To be honest, it makes no sense to be doing it now, when we already have our hands full with two small children. Or at all. While we are both Jewish according to halachah, Orthodox law, neither of us observe its laws. We don’t even believe in God, let alone what Orthodox Judaism says are His rules for matrimony.

But after some soul-searching over Rosh Hashanah, the Jewish New Year, I realized that my desire for a Jewish wedding is rooted in a growing uncertainty — that of belonging to a persecuted people whose own identity and place in Europe, and Israel, are being redefined rapidly.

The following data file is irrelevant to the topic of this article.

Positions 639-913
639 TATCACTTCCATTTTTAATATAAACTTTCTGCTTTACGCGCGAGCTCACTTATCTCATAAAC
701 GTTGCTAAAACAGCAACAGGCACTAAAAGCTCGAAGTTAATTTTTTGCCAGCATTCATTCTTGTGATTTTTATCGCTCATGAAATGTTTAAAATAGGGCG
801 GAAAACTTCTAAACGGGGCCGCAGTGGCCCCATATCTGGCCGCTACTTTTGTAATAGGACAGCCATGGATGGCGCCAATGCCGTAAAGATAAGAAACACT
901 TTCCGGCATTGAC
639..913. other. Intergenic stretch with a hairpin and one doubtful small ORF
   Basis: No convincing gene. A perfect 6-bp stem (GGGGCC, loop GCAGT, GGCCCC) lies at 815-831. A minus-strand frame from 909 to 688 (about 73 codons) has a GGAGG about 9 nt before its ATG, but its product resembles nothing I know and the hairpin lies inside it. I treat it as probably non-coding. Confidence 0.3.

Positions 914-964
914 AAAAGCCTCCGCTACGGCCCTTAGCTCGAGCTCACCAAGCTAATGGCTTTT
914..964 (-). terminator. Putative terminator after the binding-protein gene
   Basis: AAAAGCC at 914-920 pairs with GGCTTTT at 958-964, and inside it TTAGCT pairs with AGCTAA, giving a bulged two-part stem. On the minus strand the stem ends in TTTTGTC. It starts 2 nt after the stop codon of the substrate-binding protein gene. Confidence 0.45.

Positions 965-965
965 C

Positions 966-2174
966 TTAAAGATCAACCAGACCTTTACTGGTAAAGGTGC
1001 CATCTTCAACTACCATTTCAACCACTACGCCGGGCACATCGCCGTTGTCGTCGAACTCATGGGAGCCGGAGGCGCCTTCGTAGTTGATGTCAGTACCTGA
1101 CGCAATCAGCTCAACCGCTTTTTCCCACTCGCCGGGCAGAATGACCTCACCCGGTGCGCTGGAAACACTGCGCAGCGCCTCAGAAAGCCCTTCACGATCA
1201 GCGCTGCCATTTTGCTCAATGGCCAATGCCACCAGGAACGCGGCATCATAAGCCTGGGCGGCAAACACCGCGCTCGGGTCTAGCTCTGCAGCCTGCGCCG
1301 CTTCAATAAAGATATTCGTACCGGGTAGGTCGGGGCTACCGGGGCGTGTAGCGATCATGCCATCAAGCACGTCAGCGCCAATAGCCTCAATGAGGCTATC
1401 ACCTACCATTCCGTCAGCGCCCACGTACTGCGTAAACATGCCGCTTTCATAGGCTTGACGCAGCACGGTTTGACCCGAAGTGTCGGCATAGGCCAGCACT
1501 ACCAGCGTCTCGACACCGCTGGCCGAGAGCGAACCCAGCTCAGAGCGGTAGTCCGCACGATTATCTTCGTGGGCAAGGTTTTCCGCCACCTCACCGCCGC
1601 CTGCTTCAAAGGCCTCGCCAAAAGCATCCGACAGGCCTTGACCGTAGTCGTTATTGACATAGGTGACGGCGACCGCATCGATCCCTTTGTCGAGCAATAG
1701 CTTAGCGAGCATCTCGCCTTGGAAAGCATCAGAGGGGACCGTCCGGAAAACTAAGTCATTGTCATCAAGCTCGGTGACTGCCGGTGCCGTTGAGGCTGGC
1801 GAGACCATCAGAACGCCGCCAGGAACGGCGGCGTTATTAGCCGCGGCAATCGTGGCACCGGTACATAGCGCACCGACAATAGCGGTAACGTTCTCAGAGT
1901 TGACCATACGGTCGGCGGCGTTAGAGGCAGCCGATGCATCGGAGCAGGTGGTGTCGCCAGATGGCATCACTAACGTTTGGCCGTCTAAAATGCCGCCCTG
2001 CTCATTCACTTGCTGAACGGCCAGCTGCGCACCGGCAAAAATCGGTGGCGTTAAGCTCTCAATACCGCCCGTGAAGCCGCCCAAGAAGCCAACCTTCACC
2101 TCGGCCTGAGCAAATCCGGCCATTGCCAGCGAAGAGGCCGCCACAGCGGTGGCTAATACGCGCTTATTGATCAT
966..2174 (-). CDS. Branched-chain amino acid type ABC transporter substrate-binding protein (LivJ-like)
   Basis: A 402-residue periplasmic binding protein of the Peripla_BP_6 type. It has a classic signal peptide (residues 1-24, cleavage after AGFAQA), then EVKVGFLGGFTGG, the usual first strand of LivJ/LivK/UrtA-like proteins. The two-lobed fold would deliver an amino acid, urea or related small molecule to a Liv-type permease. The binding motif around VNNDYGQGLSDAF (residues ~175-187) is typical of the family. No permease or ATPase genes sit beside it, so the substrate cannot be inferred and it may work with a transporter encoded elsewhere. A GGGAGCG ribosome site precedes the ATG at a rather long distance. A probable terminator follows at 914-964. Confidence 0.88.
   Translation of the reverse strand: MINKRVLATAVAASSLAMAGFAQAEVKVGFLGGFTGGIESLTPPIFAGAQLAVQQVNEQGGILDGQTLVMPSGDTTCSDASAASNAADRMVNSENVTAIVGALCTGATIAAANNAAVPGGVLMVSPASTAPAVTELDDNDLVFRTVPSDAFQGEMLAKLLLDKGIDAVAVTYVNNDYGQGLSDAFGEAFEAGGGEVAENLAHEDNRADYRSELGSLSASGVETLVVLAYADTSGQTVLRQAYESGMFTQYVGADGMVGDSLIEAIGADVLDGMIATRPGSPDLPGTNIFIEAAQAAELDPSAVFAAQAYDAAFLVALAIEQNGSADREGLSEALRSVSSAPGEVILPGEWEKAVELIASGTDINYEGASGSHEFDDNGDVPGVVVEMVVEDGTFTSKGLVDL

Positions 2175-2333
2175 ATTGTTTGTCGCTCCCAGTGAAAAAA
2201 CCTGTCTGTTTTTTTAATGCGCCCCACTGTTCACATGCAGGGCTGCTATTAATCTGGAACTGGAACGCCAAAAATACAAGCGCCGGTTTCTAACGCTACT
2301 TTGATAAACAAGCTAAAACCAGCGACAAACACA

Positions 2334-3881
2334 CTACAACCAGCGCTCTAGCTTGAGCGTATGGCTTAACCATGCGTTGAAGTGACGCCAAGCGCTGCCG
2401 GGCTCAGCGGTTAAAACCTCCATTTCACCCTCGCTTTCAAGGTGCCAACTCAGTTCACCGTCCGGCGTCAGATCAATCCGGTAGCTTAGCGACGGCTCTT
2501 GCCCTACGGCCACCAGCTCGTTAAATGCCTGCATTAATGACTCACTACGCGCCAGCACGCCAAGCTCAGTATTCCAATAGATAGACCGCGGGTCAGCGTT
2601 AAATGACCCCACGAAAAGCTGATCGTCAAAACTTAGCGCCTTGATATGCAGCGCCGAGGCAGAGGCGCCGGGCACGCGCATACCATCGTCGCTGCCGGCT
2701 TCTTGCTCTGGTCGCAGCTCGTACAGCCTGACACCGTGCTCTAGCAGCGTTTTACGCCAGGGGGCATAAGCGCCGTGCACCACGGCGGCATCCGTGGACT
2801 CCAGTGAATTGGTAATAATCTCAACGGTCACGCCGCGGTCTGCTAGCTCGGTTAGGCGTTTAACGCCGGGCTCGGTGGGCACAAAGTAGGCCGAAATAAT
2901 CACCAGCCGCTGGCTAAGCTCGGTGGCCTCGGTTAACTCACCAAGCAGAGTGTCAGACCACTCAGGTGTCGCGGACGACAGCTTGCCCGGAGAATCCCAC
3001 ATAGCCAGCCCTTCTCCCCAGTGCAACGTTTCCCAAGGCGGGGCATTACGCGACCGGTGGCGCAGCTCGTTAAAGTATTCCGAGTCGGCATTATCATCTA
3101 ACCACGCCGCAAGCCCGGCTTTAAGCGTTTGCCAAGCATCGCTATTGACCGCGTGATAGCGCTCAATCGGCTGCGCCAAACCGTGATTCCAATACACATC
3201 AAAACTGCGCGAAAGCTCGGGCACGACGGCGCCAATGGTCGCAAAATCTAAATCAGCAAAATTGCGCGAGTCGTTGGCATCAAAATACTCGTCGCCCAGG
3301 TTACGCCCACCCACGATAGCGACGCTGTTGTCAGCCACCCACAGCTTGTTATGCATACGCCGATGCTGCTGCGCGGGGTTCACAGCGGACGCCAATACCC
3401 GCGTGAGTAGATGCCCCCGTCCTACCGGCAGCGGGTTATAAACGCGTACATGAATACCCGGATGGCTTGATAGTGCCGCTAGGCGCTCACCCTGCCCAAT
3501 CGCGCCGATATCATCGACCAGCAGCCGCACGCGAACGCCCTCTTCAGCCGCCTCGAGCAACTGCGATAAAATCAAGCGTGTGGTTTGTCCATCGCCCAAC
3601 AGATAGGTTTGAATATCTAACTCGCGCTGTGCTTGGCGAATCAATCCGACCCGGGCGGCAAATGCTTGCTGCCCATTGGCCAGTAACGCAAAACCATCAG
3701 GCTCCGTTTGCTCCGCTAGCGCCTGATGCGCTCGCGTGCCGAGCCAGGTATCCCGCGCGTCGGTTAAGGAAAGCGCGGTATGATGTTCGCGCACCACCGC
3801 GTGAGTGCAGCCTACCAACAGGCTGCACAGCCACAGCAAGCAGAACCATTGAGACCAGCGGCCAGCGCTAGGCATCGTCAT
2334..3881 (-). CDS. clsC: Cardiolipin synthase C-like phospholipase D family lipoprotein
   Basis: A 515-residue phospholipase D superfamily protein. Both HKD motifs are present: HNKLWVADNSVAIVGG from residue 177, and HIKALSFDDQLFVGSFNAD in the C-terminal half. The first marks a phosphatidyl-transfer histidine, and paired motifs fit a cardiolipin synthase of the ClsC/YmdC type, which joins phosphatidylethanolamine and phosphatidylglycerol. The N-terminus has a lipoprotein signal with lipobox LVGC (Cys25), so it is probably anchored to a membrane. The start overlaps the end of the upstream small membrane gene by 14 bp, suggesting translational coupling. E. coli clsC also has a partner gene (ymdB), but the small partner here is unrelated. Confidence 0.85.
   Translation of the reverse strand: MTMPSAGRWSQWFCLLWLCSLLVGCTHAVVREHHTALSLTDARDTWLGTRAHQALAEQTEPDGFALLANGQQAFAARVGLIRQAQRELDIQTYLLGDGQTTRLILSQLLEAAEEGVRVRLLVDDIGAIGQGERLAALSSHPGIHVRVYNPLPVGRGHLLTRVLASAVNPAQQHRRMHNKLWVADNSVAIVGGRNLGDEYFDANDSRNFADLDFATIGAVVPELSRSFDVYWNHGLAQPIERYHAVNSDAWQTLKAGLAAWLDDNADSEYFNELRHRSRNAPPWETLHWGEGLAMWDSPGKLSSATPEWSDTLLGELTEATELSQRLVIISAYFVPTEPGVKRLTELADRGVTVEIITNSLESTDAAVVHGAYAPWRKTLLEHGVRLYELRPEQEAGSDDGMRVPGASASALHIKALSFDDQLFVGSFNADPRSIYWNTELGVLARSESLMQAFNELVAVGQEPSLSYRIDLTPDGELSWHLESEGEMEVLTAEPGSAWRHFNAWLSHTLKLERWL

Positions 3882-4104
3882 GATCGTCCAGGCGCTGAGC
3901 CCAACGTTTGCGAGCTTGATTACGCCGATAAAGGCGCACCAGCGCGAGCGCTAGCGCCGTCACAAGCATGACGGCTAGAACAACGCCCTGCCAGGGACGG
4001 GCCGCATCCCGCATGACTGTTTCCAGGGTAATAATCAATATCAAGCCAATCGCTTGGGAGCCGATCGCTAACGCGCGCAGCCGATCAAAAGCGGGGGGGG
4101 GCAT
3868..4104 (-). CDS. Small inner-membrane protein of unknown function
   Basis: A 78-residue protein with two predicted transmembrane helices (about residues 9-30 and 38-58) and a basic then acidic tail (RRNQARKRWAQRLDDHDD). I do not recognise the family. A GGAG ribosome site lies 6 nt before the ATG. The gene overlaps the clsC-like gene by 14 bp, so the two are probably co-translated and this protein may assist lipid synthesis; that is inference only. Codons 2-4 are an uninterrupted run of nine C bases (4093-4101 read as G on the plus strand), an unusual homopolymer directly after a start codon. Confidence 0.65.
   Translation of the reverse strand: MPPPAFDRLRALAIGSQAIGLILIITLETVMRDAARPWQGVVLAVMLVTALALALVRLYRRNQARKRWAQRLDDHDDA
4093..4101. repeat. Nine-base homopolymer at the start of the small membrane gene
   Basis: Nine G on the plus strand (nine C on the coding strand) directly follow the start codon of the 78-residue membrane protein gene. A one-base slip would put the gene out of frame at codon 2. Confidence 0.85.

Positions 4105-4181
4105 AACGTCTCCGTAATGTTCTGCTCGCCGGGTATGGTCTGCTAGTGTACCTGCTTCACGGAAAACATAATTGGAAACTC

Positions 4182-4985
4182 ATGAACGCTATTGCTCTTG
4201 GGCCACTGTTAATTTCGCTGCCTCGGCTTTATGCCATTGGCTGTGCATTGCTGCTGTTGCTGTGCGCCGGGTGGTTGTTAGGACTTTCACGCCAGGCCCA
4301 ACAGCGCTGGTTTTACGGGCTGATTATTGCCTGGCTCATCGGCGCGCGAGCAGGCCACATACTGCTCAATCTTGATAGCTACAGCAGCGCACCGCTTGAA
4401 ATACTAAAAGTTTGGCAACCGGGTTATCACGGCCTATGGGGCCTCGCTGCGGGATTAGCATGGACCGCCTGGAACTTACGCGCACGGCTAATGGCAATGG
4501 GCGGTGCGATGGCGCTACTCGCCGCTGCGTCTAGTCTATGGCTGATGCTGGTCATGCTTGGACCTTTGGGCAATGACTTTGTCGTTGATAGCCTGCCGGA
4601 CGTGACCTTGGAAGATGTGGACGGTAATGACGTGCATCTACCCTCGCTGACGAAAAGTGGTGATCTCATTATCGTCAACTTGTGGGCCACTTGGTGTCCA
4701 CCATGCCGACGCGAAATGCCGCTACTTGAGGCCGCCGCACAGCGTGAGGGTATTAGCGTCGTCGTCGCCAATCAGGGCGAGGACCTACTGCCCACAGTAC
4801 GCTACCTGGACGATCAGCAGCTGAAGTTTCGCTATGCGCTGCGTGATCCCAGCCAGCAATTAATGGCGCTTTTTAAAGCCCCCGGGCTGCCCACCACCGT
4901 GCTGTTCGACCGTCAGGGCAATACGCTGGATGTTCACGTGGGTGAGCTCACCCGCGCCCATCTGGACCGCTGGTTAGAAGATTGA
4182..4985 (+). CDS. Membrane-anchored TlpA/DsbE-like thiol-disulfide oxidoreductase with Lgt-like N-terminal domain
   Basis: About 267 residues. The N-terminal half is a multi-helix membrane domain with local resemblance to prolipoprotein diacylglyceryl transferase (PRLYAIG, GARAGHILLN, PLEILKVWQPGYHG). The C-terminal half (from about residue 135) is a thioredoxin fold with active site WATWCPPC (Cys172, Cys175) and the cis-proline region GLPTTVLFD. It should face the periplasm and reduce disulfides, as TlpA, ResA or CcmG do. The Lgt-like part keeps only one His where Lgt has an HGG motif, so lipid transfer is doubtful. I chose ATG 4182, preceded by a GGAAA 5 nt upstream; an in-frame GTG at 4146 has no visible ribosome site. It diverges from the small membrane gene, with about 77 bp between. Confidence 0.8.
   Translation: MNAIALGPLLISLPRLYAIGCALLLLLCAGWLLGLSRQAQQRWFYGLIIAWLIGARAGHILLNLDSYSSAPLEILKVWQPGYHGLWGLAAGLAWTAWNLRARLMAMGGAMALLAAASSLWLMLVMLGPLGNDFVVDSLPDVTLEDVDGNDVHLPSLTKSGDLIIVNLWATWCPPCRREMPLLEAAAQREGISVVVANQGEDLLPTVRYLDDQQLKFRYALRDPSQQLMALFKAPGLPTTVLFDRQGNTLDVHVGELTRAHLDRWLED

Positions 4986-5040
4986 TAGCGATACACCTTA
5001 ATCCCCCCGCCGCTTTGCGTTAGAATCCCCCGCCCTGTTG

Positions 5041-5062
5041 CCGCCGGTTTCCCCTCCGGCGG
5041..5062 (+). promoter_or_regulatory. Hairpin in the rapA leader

Essentially, I want to have an Orthodox wedding and a ketubah — a Jewish religious marriage contract — to guarantee our children’s eligibility for becoming card-carrying members of any stream of Judaism, and for remaining Israeli citizens.

As things stand today, they already qualify as both even though their parents don’t have a ketubah, which in Judaism is optional anyway. (In halachah, a man and woman technically need neither ketubah nor wedding ceremony to be husband and wife – cohabitation is enough to seal a marriage, although the practice was discouraged by the rabbis.)

Our kids can obtain Israeli passports because I am a citizen.

And because my wife is Jewish according to halachah (her mother had an Orthodox conversion before my wife was born), our son and daughter meet the definition of who is a Jew under a matrilineal standard accepted by all streams.